Conor Geekie
5. Conor Geekie

Centre | Winnipeg (WHL) | 6'2 1/2 | 205 lbs. | May 5, 2004

2020-21 Statistics

  • GP
    24
  • G
    9
  • PTS
    23
  • +/-
    +13

TSN Director of Scouting Craig Button’s Analysis:

Creative, smart and makes plays that generates offence. Very good puck skills in tight. He plays inside the dots and to the net and challenges defenders. Potential to be a top-line centre.

Logan Cooley
6. Logan Cooley

Centre | USA U-18 (USHL) | 5'10 1/4 | 168 lbs. | May 4, 2004

2020-21 Statistics

  • GP
    28
  • G
    16
  • PTS
    32
  • +/-
    +5

TSN Director of Scouting Craig Button’s Analysis:

Makes the game look easy. Excellent skill level in all areas with great imagination and ability to make plays that challenge opponents and create significant advantages for him and his team. Projects as a No. 1 centre.

Matt Savoie
7. Matt Savoie

Centre/Right Wing | Winnipeg (WHL) | 5'8 3/4 | 177 lbs. | Jan. 1, 2004

2020-21 Statistics

  • GP
    34
  • G
    21
  • PTS
    38
  • +/-
    +11

TSN Director of Scouting Craig Button’s Analysis:

Quick, fast and darting with the determined focus to get and create scoring chances. Takes puck inside and to the net but has an accurate shot that can beat you from distance. Difficult to defend.

Danila Yurov
8. Danila Yurov

Right Wing | Magnitogorsk (KHL) | 6'1 | 178 lbs. | Dec. 23, 2003

2020-21 Statistics

  • GP
    23
  • G
    13
  • PTS
    25
  • +/-
    +10

TSN Director of Scouting Craig Button’s Analysis:

Big, powerful, skilled and determined. Can play the game in the fashion of a skilled or a power player and can combine them at any point in time to make it very difficult for opponents. Hard and competitive.

Joakim Kemell
9. Joakim Kemell

Right Wing | JYP (SM Liiga) | 5'11 | 176 lbs. | Apr. 27, 2004

2020-21 Statistics

  • GP
    38
  • G
    22
  • PTS
    36
  • +/-
    +5

TSN Director of Scouting Craig Button’s Analysis:

Combines skill and will to find ways to make an impact. He's invested in the hard areas and doesn't allow himself to be denied easily. Productive offensively with his shot or his passing.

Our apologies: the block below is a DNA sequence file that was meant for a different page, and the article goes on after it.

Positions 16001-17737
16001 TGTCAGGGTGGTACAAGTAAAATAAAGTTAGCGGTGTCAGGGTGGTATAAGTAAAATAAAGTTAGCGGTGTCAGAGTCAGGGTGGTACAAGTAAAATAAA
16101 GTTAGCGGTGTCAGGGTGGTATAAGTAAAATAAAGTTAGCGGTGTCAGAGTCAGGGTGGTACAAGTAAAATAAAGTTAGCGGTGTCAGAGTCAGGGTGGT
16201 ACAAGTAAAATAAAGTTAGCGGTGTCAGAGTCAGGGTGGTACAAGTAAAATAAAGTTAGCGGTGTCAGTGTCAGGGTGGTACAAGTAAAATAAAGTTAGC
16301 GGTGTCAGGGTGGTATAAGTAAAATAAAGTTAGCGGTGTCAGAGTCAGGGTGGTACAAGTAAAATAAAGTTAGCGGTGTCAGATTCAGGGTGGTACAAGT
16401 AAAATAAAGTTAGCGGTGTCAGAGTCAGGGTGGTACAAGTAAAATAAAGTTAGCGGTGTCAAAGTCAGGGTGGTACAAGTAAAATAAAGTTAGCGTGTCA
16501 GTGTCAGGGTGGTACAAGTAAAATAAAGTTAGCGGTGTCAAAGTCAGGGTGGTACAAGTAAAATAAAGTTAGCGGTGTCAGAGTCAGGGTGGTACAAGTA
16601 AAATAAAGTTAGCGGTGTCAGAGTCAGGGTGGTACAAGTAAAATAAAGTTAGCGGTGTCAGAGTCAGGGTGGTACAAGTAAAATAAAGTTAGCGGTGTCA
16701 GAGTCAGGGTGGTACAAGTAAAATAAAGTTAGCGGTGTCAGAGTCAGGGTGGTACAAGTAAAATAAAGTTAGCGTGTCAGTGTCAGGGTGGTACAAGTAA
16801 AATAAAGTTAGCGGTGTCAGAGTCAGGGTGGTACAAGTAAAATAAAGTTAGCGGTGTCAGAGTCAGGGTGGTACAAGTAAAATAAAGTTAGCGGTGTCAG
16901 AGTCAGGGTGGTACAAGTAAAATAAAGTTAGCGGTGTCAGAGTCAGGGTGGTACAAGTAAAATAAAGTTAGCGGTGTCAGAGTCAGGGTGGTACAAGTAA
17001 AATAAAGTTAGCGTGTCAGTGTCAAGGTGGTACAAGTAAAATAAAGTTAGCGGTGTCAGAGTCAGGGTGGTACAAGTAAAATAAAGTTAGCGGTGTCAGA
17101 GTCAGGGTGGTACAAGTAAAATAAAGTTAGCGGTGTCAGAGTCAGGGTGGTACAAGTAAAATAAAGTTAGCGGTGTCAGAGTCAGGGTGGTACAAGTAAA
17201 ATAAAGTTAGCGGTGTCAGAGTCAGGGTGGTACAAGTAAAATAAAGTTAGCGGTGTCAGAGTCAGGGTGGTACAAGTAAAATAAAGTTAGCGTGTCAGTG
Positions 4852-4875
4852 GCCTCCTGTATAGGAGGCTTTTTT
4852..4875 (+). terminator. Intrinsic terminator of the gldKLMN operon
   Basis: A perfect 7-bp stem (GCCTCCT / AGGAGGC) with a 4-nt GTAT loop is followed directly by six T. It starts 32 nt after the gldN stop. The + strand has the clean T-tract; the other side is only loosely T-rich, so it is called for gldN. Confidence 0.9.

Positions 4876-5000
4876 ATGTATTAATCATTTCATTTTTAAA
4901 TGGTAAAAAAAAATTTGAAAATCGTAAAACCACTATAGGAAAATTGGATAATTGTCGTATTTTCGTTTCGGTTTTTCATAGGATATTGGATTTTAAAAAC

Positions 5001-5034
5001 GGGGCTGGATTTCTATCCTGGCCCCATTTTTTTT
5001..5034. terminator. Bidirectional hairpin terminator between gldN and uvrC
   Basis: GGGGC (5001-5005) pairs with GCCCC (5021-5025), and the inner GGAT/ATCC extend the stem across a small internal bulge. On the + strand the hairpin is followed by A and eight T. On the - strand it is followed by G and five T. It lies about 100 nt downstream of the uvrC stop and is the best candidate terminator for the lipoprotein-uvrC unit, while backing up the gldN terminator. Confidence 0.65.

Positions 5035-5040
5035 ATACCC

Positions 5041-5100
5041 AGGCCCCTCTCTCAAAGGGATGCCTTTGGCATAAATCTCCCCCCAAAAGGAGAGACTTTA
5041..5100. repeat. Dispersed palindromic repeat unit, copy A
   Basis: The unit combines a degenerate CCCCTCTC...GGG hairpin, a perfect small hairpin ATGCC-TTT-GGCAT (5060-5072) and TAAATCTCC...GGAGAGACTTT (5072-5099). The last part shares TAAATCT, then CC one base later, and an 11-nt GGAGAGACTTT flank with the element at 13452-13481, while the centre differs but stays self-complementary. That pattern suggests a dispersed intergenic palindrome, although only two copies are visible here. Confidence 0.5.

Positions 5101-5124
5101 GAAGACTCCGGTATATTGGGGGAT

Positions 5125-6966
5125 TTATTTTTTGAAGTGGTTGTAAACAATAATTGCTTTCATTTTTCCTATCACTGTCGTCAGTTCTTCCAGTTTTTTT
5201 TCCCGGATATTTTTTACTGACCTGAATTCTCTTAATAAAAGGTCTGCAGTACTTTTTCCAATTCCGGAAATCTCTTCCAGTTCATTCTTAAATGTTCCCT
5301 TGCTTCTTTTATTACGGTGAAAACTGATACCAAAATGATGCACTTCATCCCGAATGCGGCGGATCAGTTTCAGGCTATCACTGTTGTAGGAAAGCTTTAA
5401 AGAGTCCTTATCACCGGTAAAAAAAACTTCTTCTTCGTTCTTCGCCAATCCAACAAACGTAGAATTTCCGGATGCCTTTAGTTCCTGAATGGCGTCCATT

David Jiricek
10. David Jiricek

Defence | Plzen (CZE) | 6'3 | 189 lbs. | Nov. 28, 2003

2020-21 Statistics

  • GP
    34
  • G
    3
  • PTS
    9
  • +/-
    +13

TSN Director of Scouting Craig Button’s Analysis:

A strong, territorial defenceman who plays with a highly competitive level defensively but also has the sense and feel to jump into the attack and contribute to the offensive thrust.

Simon Nemec
11. Simon Nemec

Defence | Nitra (SVK) | 6'1 | 192 lbs. | Feb. 15, 2004

2020-21 Statistics

  • GP
    37
  • G
    2
  • PTS
    19
  • +/-
    -10

TSN Director of Scouting Craig Button’s Analysis:

Smart, poised and calm under pressure but has a guile and assuredness in his play that belies his age. Very smart and skilled. Can play it any way the game dictates. Projects as a top-pair defenceman.

Rutger McGroarty
12. Rutger McGroarty

Centre | USA U-18 (USHL) | 6'0 3/4 | 199 lbs. | Mar. 30, 2004

2020-21 Statistics

  • GP
    34
  • G
    17
  • PTS
    35
  • +/-
    -2

TSN Director of Scouting Craig Button’s Analysis:

Plays a blended skill and power game and can assert himself in either manner to create advantages for himself. He plays with intensity and has an ability to overwhelm opponents and put them on their heels.

Jonathan Lekkerimaki
13. Jonathan Lekkerimaki

Centre | Djurgardens (SWE J20) | 5'11 | 172 lbs. | Jul. 24, 2004

2020-21 Statistics

  • GP
    8
  • G
    12
  • PTS
    16
  • +/-
    +15

TSN Director of Scouting Craig Button’s Analysis:

Fast, quick and hungry to score. Loves to open up and get the puck and then drive to the net. He has a real determination in and around net and can score in multiple ways.

Elias Salomonsson
14. Elias Salomonsson

Defence | Skelleftea (SWE J20) | 6'1 | 161 lbs. | Aug. 31, 2004

2020-21 Statistics

  • GP
    14
  • G
    4
  • PTS
    15
  • +/-
    -3

TSN Director of Scouting Craig Button’s Analysis:

Purposeful, efficient and competitive defenceman. Plays the game well in all areas despite not being weighted in his play to offence or defence. Smart and plays with a strong understanding of what is necessary.

Nathan Gaucher
15. Nathan Gaucher

Centre/Right Wing | Quebec (QMJHL) | 6'2 3/4 | 188 lbs. | Nov. 6, 2003

2020-21 Statistics

  • GP
    30
  • G
    14
  • PTS
    31
  • +/-
    +6

TSN Director of Scouting Craig Button’s Analysis:

Big, strong, assertive and with the skill to make a defender's life very challenging. He can dish. He can shoot. He can go around you or through you. Has all the qualities of an imposing top-line centre.

Ryan Chesley
16. Ryan Chesley

Defence | USA U-18 (USHL) | 6'0 1/4 | 187 lbs. | Feb. 27, 2004

2020-21 Statistics

  • GP
    37
  • G
    11
  • PTS
    34
  • +/-
    +6

TSN Director of Scouting Craig Button’s Analysis:

Excellent sense and awareness in all situations. Transitions from defense to offence and offense to defence with ease. Very good skater with the puck skills, competitiveness and brain to be a top pair defenceman.

 

Honourable Mentions

 
Player Team POS HT WT GP G P
Issac Howard USA U-18 (USHL) LW 5'10 183 17 5 19
Tristan Luneau Gatineau (QMJHL) D 6'1 170 31 4 18
Denton Mateychuk Moose Jaw (WHL) D 5'9 ¾ 167 16 2 9
Danny Zhilkin Guelph (OHL) C/LW 6'0 185 7 0 2